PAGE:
The volcanic island of Milos, like uber-famous Santorini just a little to the east, is based around a large volcanic crater and is surrounded by beautiful rock formations and rugged coastal landscapes. It is known for the exquisitely carved Venus de Milo, a statue that’s now located in the Louvre, Paris. On top of that, the isle boasts dramatic sea caves and white-tinged cliffs of alabaster stone.
Tempted? Us too! Check out our guide to where to stay in Milos, Greece…There are stacks of enticing hotels on the menu, that’s for sure. Lots are located in the vibrant port area of Adamantas. Others are in the ancient villages that top the hillsides on the more accessible east side of the island. You’ll also get some gorgeous beach hotels on the north and south coasts that have prime access to the iconic coves that continue to put Milos on the covers of travel brochures.
When choosing where to stay in Milos, Greece, you have to take into account that a large part of the western portion of the island simply can’t be reached with a rental car. The roads there are rough tracks that are only suited to 4X4s. Don’t worry, though, there will be ample opportunities to explore that area by foot, ATV, or – better yet – boat. What’s more, the bulk of the tourism outfitters and tavernas are in the east, so that’s generally the better place to bed down.
Arco Solium Suites
The Arco Solium Suites is based in Adamas (also known as Adamantas), the main town on the island. We’d say it’s an all-round excellent choice of hotel and location. Adamas can be reached by ferry from neighboring Cycaldes islands, and it a very handsome place – think traditional Greek cubist homes painting in shocking white on a steep hillside. It features a picturesque waterfront promenade packed full of attractions such as cafés, bars, shops, restaurants, and ice-cream parlors. Its sandy beaches are only a quick stroll away and boat trips to its otherwise inaccessible coves are very popular.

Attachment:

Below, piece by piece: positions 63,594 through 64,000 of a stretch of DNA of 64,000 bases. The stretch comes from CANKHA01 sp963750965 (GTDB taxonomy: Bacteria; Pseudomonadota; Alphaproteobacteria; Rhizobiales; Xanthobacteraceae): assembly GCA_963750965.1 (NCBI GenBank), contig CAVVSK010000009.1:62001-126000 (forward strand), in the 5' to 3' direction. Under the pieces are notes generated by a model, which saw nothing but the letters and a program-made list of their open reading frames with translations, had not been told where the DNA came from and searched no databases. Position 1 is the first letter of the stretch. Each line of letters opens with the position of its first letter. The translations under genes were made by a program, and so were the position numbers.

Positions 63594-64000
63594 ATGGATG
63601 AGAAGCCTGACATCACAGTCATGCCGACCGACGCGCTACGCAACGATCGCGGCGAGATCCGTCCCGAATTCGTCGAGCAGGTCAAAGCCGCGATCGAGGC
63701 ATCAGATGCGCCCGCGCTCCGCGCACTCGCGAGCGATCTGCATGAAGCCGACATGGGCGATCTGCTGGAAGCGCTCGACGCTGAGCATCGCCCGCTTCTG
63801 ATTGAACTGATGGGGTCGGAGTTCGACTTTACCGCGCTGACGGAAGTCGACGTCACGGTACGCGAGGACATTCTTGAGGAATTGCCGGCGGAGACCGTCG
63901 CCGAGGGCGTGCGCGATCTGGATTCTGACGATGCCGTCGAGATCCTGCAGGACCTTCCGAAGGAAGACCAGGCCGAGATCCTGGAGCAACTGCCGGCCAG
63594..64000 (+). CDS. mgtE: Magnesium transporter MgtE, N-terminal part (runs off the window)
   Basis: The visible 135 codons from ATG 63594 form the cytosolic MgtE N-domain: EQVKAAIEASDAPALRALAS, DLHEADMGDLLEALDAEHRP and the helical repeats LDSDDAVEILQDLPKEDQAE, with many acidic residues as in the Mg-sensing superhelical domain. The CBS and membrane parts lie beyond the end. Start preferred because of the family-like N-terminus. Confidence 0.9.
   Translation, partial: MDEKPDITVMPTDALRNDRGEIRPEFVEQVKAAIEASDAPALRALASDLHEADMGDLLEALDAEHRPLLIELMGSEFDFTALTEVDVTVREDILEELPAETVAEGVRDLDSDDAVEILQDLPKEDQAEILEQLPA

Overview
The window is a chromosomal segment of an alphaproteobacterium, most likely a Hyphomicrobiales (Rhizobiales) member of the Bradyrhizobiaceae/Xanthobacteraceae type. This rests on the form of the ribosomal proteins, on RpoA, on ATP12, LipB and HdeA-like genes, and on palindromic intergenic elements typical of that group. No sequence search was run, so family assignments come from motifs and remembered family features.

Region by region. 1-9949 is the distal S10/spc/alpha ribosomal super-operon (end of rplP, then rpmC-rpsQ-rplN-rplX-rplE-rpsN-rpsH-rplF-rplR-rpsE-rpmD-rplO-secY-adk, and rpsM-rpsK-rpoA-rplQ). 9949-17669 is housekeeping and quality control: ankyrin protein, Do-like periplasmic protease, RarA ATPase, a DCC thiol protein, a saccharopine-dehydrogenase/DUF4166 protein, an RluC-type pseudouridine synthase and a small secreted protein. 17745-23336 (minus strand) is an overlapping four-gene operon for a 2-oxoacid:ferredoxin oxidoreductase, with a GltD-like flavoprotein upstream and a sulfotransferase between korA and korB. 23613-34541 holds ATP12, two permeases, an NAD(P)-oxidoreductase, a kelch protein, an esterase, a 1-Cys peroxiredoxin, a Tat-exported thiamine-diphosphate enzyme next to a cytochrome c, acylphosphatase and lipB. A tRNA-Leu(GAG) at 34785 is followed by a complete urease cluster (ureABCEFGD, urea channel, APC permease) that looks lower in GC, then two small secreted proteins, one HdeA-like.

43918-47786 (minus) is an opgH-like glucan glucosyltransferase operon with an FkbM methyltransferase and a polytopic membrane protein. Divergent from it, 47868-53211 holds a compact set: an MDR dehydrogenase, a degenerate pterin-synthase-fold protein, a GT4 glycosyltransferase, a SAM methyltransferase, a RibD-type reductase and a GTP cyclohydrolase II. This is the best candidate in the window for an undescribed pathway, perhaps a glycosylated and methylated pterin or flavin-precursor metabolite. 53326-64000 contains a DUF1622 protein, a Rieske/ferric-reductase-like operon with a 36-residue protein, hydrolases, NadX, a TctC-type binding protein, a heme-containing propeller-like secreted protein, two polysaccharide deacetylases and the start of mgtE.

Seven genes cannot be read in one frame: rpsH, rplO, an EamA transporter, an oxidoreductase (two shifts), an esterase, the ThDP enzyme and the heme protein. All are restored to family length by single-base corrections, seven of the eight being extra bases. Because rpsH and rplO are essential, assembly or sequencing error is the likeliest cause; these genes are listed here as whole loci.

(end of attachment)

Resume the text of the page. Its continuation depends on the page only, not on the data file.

We’d say Arco Solium Suites is the perfect stay for a loved-up duo looking for something romantic. The establishment received an average score of 9.0 for a couple’s trip on Booking.com. We can see why. Some of its best suites have sun-splashed terraces with thatched shade givers and al fresco hot tubs. Inside, the rooms are a mix of chic modernism and Cycladic rusticity, mingling adobe walls with natural driftwoods to great effect.
The highly-rated Vesleme guest house is an obvious choice when deciding where to stay in Milos, Greece. We’d say it’s particularly good for visitors who are mainly interested in seeing the stunning beaches and bays of the north coast. That’s becuase the hotel is just a stone’s throw back from the gleaming white-walled coves of Papafragas Caves, while idyllic Sarakiniko Beach (probably the most famous snorkel spot on the island) is just a short drive down the coast.
Vesleme itself is a midrange option at heart. It strips away all the bells and whistles to offer a homey, welcoming, but consistently affordable place to stay. You’ll find that the interiors have a touch of old-school Greek island character to them – tiled floors, glazed wood beds, stone-built furnishings. All that should come at just a fraction of the cost of the four- and five-star establishments elsewhere on Milos. Oh, and we’ve not even mentioned the biggest draw yet. That’s got to the be the view. The balcony rooms here offer sweeping panoramas of the north coast, with the Aegean Sea lapping against the rocks literally meters from your bed.
Galini is another north-coast stay that’s got stacks of local Cycladic character. It’s hidden up between the dusty scrub ridges just back from the cinnamon-tinged sands of Agia Eirini Beach. However, we’d say the best bit of shoreline here is just a little to the west (still within 20 minutes’ walking of the hotel), down on the white-sand bay of Mytakas Beach, where the sands take on a shimmering white hue and the snorkeling is second to none.